Sam Raimi is probably best known to superhero fans as the director of three Spider Man films starring Tobey Maguire, or to horror fans for helming the two Evil Dead movies. But there’s another film on his resume that combined elements of both genres, and it retains a cult following to this day. That movie is 1990’s Darkman. In the wake of Tim Burton’s successful take on Batman in 1989, studios were looking to produce more comic book based tales. Raimi had long wanted to direct a superhero film, and had unsuccessfully tried to secure the rights to Batman or The Shadow. He came up with a story that mixed elements of both of those heroes with a touch of classic horror stories like The Phantom of the Opera, Franenstein, and The Mummy, and nods to the crime & thriller genres as well.
Dr. Peyton Westlake (Liam Neeson, Taken) is developing a new type of synthetic skin that he hopes will aid burn victims. His girlfriend, attorney Julie Hastings (Frances McDormand, Fargo) is investigating corruption & bribery linked to a construction project. One night, a mobster named Robert G. Durant breaks into Westlake’s home/lab looking for incriminating documents in Julie's possession. He & his henchmen kill Westlake’s assistant, and destroy the lab in an explosion. But Westlake doesn’t die, though he is horribly scarred & burned. He uses his synthetic skin to masquerade as members of Durant’s gang, and exacts revenge on the men who destroyed his life; but can he reveal himself to Julie (who believes he’s dead) in his present form? Can she still love him now that he’s a monster? And what does becoming "Darkman" do to his fragile psyche?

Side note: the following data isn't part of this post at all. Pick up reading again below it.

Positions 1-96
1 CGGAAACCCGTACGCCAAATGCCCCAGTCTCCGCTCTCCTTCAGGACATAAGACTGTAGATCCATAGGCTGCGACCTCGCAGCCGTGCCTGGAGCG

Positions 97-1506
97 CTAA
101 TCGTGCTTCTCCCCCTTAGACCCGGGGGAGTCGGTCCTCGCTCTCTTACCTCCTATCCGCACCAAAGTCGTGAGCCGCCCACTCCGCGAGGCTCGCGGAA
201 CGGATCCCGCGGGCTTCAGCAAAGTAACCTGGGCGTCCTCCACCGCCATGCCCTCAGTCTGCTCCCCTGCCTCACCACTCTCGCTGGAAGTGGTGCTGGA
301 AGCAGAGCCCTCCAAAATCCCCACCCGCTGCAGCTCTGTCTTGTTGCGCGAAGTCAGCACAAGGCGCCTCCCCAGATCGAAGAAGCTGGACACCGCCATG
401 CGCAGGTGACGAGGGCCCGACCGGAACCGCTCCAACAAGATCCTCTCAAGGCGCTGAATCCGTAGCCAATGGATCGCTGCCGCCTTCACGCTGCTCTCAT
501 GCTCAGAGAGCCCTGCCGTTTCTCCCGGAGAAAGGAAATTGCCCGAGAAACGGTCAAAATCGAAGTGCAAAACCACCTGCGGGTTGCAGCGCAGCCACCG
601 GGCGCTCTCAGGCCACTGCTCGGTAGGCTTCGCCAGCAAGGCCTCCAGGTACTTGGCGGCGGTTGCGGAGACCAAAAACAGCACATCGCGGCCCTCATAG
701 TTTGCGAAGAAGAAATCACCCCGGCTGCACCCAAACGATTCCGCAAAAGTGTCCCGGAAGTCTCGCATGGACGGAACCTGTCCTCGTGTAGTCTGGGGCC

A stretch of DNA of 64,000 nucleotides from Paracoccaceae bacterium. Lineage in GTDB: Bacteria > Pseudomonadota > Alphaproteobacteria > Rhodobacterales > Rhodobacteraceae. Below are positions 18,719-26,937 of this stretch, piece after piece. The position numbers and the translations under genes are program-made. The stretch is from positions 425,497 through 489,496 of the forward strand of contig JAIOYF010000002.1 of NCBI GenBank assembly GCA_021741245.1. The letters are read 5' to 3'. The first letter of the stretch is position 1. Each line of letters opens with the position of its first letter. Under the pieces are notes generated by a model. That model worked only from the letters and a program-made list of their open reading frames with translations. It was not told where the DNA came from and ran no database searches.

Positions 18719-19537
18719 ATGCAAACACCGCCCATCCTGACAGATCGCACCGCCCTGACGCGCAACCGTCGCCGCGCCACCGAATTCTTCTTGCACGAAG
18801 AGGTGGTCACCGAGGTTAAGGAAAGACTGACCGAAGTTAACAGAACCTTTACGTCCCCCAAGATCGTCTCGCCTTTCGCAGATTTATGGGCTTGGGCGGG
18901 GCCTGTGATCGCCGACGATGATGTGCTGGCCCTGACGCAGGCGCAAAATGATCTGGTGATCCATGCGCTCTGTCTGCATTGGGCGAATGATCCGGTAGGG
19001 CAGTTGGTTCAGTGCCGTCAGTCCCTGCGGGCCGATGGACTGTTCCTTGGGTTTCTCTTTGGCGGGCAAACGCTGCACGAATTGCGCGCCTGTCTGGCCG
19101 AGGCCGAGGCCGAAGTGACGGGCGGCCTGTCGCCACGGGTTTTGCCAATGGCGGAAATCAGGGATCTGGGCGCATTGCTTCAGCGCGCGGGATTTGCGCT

The fast paced story combines elements of the superhero genre, crime dramas, and the Universal horror films of the 30s & 40s. Neeson is excellent as the tormented Westlake, and Larry Drake (then best known for his work on L.A. Law as Benny) almost steals the show as the evil Durant. As with all of Raimi’s films, the movie is visually dazzling, aided by Bill Pope’s cool, kinetic cinematography. You can see the roots of the style, look & offbeat humor Raimi developed & brought to later projects such as the Spider Man movies and 2013’s Oz: The Great and Powerful taking shape in this film. The inventive (pre-CGI) makeup effects by Tony Gardner give the character of Darkman a unique look, and add to the success of the movie. There's also a fantastic score by the talented Danny Elfman.

Darkman will probably be most enjoyed by genre fans who like the films and stories that inspired Raimi to write & develop the project. The movie is a fun, over the top tale with action, humor & a touch of pathos. It’s certainly one of the better superhero stories that came out after Batman (1989), when the studios were scrambling to capitalize on that hit film. If you're looking for a live action movie that captures the essence of a comic book, look no further. And for those who thought Neeson's tenure as an action hero started with Taken, you're in for a pleasant surprise.  Darkman doesn’t try to be any more than what it is: a B-movie that mixes the comic book, pulp & horror genres to spin an entertaining tale. The film led to two direct-to-video sequels in 1995 & 1996, but Neeson did not return for the follow-ups. The original movie has recently been re-released in a nifty Blu-ray special edition that includes new interviews with Neeson, McDormand & Drake, an audio commentary by director of photography Pope, and various featurettes. Here’s a link to the film’s trailer: http://www.youtube.com/watch?v=L58rdhCfDIU.